A process risk model for the shelf life of Atlantic salmon fillets
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Rasmussen, SKJ and Ross, T and Olley, J and McMeekin, TA, A process risk model for the shelf life of Atlantic salmon fillets, International Journal of Food Microbiology, 73, (1) pp. 47-60. ISSN 0168-1605 (2002) [Refereed Article]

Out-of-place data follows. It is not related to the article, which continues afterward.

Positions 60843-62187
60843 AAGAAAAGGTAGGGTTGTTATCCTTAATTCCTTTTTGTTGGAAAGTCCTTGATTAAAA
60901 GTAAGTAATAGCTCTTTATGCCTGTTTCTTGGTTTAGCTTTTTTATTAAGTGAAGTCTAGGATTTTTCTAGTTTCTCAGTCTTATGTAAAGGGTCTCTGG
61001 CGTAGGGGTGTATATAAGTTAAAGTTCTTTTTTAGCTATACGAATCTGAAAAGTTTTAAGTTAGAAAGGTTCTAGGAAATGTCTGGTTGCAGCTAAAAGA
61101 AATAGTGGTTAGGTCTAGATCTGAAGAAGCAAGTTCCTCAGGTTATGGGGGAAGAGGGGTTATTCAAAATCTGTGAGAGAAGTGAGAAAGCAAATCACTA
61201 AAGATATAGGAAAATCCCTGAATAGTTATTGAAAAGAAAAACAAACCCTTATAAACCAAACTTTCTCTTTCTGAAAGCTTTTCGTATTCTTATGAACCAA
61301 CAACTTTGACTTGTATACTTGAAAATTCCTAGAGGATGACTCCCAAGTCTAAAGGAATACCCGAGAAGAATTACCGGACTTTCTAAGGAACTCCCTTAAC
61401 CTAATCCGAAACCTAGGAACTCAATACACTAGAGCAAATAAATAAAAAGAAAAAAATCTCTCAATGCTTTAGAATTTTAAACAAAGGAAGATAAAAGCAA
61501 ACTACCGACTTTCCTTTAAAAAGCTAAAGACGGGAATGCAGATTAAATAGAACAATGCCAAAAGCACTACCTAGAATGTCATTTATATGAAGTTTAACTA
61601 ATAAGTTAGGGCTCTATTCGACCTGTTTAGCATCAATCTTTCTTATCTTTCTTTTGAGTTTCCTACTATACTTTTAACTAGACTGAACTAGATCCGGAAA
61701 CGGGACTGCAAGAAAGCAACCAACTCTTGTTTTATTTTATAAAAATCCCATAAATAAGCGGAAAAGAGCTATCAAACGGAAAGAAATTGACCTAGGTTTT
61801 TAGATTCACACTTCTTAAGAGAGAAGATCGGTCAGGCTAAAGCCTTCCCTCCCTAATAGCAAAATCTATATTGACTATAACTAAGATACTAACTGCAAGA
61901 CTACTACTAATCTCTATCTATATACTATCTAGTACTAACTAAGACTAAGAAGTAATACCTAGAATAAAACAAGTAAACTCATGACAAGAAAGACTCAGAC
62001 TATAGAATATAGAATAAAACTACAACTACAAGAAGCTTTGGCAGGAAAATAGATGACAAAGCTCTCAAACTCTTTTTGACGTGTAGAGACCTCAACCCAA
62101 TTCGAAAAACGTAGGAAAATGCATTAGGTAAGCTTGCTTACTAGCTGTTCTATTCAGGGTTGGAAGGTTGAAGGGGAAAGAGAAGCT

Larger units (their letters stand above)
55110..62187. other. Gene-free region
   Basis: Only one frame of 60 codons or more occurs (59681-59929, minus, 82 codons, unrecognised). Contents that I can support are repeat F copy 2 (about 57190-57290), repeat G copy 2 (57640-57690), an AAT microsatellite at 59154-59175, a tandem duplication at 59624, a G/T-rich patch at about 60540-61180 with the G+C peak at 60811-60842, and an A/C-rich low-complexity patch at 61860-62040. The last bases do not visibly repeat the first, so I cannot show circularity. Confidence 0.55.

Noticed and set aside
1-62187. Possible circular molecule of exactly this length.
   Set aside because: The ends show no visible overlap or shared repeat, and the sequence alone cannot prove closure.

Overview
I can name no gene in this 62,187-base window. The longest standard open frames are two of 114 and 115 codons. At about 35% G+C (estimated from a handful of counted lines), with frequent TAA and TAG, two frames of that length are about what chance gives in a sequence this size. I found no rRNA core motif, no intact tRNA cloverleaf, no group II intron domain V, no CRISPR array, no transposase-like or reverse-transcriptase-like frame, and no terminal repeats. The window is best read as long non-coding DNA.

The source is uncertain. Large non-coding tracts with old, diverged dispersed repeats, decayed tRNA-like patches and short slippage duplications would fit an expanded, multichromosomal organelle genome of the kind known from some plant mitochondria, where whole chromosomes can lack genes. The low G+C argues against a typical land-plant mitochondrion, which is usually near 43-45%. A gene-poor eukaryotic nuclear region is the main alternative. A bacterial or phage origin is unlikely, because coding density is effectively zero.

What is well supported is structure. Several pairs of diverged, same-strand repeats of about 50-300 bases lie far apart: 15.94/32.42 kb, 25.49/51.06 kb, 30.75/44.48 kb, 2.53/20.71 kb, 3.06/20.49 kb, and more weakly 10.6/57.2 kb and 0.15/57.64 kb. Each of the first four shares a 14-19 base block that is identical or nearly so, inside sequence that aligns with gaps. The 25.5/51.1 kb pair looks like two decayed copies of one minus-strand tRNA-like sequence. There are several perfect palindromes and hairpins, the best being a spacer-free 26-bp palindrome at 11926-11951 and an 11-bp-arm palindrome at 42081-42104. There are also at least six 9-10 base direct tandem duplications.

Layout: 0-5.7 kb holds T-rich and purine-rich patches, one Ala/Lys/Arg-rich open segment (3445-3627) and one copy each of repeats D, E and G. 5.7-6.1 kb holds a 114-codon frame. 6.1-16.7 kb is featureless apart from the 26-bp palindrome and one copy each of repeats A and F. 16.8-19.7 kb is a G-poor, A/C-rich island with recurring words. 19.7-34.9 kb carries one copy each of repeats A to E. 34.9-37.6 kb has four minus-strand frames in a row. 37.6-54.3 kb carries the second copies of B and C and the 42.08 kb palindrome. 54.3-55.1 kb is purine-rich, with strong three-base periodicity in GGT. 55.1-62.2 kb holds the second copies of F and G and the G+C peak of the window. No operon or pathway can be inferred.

The shelf life of Atlantic salmon (Salmo salar) portions produced for retail distribution is examined and the dominant aerobic spoilage organism is identified. Characterization of the harvesting and processing operations allow the development of a stochastic mathematical model, a process risk model (PRM), which predicts the range of the possible shelf life for the portions under normal retail and distribution. The considered risk is the failure to achieve the nominal 'use by' date. Bacterial counts from surface swabs, water, ice, and fish samples, collected over a period of 9 months, are fitted to distribution functions for use within the model. Comparisons are made between the distributions fitted to the observed bacterial levels and the predicted levels for the slurry water, initial surface contamination on the fish, and for the predicted and observed shelf life. Storage temperature of the packaged salmon portions has the greatest influence on shelf life, with contamination from contact surfaces and other sources being the next most important. The range of bacterial counts on the portions was between - 0.6 and 5 log 10 cfu/cm 2. The model predicts bacterial counts in the slurry water to have an average value of 3.36 log 10 cfu/ml, whereas the observed slurry water bacterial counts were 3.35 log 10 cfu/ml. The predicted average initial bacterial contamination is 3.31 log 10 cfu/cm 2 on the fish surface and 3.23 log 10 cfu/cm 2 on the observed. The average predicted shelf life is 6.5 days, compared to an observed value of 6.2 days at 4°C. © 2002 Elsevier Science B.V. All rights reserved.
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